Skip to main content

Japanese court backs Samsung in latest Apple skirmish

By Paul Armstrong, CNN
updated 6:25 AM EDT, Fri August 31, 2012
Samsung's Galaxy S2 was one of the devices Apple targeted in its latest lawsuit in Japan.
Samsung's Galaxy S2 was one of the devices Apple targeted in its latest lawsuit in Japan.
  • Tokyo court rules that Samsung did not infringe Apple's patents for its iPhone and iPad
  • Case focused on technology used in some Galaxy devices to transfer data to a computer
  • Samsung was last week ordered to pay $1B for copying look and feel of iPhone, iPad design
  • The two tech giants are locked in numerous patent disputes across the world

Hong Kong (CNN) -- A week after Samsung was ordered to pay $1 billion to Apple for patent infringements, a Japanese court has backed the South Korean company in another dispute with its U.S. rival.

The Tokyo District Court on Friday ruled that Samsung did not infringe Apple's patents for its iPhone and iPad for some of its Galaxy smartphones and the Galaxy tablet.

The case focused on technology used in Samsung's Galaxy S, Galaxy S2 and Galaxy Tab 7 devices to synchronize music and video with a computer -- technology Apple says its rival copied.

However Judge Tamotsu Shoji disagreed and threw out Apple's 100 million yen ($1.27 million) claim and ordered the California-based tech giant to pay the costs of the lawsuit. It has 30 days to file an appeal.

Samsung to fight U.S. court ruling

What the Apple-Samsung verdict means
Apple vs. Samsung: Tale of two countries
Samsung unveils iPad killer?

In a statement released by Samsung after the decision, it said: "We have been strongly appealing that our products do not infringe the patents of Apple U.S. and its completely different technology.

"The verdict recognizes the lawfulness of our company. We think it is very appropriate."

A ruling against Samsung would have been a severe setback in one of its most lucrative markets.

The South Korean company is already facing the prospect of a U.S. ban on Samsung smartphones and computer tablets found to have violated Apple's patents -- described by one Samsung executive as "absolutely the worst scenario for us."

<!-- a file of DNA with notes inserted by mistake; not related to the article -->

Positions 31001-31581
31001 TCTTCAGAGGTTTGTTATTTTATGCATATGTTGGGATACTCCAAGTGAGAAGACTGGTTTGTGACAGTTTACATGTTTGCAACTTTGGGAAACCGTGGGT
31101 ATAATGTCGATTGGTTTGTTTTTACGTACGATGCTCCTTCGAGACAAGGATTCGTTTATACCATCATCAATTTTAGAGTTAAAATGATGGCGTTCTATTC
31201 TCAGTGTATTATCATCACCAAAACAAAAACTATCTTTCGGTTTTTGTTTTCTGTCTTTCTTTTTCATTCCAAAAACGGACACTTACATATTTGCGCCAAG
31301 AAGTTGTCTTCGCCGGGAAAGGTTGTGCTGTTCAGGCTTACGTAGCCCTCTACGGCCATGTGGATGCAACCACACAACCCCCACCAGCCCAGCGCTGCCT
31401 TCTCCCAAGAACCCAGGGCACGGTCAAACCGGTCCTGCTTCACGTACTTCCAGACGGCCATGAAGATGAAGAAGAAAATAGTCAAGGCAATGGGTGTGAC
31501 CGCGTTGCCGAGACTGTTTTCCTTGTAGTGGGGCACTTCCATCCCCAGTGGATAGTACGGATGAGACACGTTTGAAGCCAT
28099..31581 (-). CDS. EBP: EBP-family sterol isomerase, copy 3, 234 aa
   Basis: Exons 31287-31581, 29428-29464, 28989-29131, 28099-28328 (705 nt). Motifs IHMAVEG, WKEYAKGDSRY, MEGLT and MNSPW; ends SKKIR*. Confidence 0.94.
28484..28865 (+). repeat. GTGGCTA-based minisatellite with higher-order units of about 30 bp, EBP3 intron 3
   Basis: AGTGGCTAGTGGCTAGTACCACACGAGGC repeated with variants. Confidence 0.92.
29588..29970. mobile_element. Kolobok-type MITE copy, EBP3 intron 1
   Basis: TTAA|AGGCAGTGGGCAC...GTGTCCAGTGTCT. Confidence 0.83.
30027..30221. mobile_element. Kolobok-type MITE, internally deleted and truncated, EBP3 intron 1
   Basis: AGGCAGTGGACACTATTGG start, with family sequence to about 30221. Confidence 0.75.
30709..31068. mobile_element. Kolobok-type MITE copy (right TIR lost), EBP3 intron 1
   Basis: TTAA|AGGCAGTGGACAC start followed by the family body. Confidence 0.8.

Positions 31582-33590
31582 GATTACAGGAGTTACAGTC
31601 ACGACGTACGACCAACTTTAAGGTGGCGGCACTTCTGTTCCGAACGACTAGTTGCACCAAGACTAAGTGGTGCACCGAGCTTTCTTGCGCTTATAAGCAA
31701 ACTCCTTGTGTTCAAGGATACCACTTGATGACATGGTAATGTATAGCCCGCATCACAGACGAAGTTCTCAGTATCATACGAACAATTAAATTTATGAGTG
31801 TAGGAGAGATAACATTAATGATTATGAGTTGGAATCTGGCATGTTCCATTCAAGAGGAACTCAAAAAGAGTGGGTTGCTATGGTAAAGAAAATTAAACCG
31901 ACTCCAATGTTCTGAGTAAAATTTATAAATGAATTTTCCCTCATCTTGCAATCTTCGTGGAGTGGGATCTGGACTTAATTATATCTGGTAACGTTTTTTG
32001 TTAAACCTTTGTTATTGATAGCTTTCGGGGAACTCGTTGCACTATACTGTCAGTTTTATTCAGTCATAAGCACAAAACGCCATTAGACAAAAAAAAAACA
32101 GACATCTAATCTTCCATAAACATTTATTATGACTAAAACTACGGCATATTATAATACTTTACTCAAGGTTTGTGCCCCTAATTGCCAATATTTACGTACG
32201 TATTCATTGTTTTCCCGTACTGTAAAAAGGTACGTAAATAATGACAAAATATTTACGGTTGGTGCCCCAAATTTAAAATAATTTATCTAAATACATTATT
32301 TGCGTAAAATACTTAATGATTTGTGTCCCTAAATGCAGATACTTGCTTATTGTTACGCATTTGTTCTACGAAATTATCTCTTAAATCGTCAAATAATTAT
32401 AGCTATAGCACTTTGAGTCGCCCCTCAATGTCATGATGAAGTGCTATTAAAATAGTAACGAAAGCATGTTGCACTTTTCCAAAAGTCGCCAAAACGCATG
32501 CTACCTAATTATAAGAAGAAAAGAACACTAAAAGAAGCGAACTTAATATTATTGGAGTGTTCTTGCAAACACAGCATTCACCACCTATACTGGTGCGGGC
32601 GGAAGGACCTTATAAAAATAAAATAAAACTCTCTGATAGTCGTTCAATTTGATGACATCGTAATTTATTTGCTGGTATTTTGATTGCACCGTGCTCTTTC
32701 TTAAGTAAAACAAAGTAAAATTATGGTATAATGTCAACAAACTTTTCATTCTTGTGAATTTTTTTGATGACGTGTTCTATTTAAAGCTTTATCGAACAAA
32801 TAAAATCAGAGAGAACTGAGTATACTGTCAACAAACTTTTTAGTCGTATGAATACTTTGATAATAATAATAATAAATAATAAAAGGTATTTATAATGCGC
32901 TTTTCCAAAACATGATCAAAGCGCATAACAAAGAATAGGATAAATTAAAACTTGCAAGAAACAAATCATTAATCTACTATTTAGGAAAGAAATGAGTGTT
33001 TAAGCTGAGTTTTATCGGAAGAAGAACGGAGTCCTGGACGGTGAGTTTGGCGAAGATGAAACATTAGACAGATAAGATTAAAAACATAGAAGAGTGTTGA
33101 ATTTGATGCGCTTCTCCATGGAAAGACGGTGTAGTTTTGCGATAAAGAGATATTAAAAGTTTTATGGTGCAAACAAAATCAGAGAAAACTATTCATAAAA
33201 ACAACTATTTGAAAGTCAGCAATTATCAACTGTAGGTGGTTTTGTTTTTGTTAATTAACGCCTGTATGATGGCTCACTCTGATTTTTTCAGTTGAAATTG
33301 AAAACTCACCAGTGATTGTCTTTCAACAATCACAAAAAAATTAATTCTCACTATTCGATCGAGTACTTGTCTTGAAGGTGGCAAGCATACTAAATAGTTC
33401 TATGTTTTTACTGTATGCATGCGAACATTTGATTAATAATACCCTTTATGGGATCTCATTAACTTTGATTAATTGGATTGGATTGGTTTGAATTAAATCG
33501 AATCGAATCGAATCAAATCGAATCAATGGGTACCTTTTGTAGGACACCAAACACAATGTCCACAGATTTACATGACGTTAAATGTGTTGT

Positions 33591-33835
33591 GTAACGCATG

This followed last Friday's decision by a U.S. federal jury to order Samsung to pay Apple $1.05 billion for copying the look and feel of the iPhone and iPad design.

A nine-person jury spent just two and a half days puzzling out its final verdict, with weeks of notes and memories of testimony, 109 pages of jury instructions, and boxes of evidence including a collection of contested smartphones and tablets as their guide.

The lawsuit was the largest yet in the ongoing worldwide patent brawl between the two companies, which itself is just one battle in Apple's war against Google's Android mobile operating system.

In another case just days before, a South Korean court found that both parties had infringed on each other's patents -- Samsung was ordered to pay $33,300 for infringing two of the intellectual property rights for Apple's iPhone and iPad, while Apple was found to have infringed Samsung's Wi-Fi technology and ordered to pay $22,000 in damages.

CNN's Yoko Wakatsuki and Kevin Voigt contributed to this report.

Part of complete coverage on
updated 10:26 AM EST, Wed February 6, 2013
Advocates say the exam includes unnecessarily invasive and irrelevant procedures -- like a so-called "two finger" test.
updated 7:09 PM EST, Tue February 5, 2013
Supplies of food, clothing and fuel are running short in Damascus and people are going hungry as the civil war drags on.
updated 1:01 PM EST, Wed February 6, 2013
Supporters of Richard III want a reconstruction of his head to bring a human aspect to a leader portrayed as a murderous villain.
updated 10:48 AM EST, Tue February 5, 2013
Robert Fowler spent 130 days held hostage by the same al Qaeda group that was behind the Algeria massacre. He shares his experience.
updated 12:07 AM EST, Wed February 6, 2013
As "We are the World" plays, a video shows what looks like a nuclear attack on the U.S. Jim Clancy reports on a bizarre video from North Korea.
The relationship is, once again, cold enough to make Obama's much-trumpeted "reset" in Russian-U.S. relations seem thoroughly off the rails.
Ten years on, what do you think the Iraq war has changed in you, and in your country? Send us your thoughts and experiences.
updated 7:15 AM EST, Tue February 5, 2013
Musician Daniela Mercury has sold more than 12 million albums worldwide over a career span of nearly 30 years.
Photojournalist Alison Wright travelled the world to capture its many faces in her latest book, "Face to Face: Portraits of the Human Spirit."
updated 7:06 PM EST, Tue February 5, 2013
Europol claims 380 soccer matches, including top level ones, were fixed - as the scandal widens, CNN's Dan Rivers looks at how it's done.
updated 7:37 AM EST, Wed February 6, 2013
That galaxy far, far away is apparently bigger than first thought. The "Star Wars" franchise will get two spinoff movies, Disney announced.
updated 7:27 PM EDT, Fri July 25, 2014
It's an essential part of any trip, an activity we all take part in. Yet almost none of us are any good at it. Souvenir buying is too often an obligatory slog.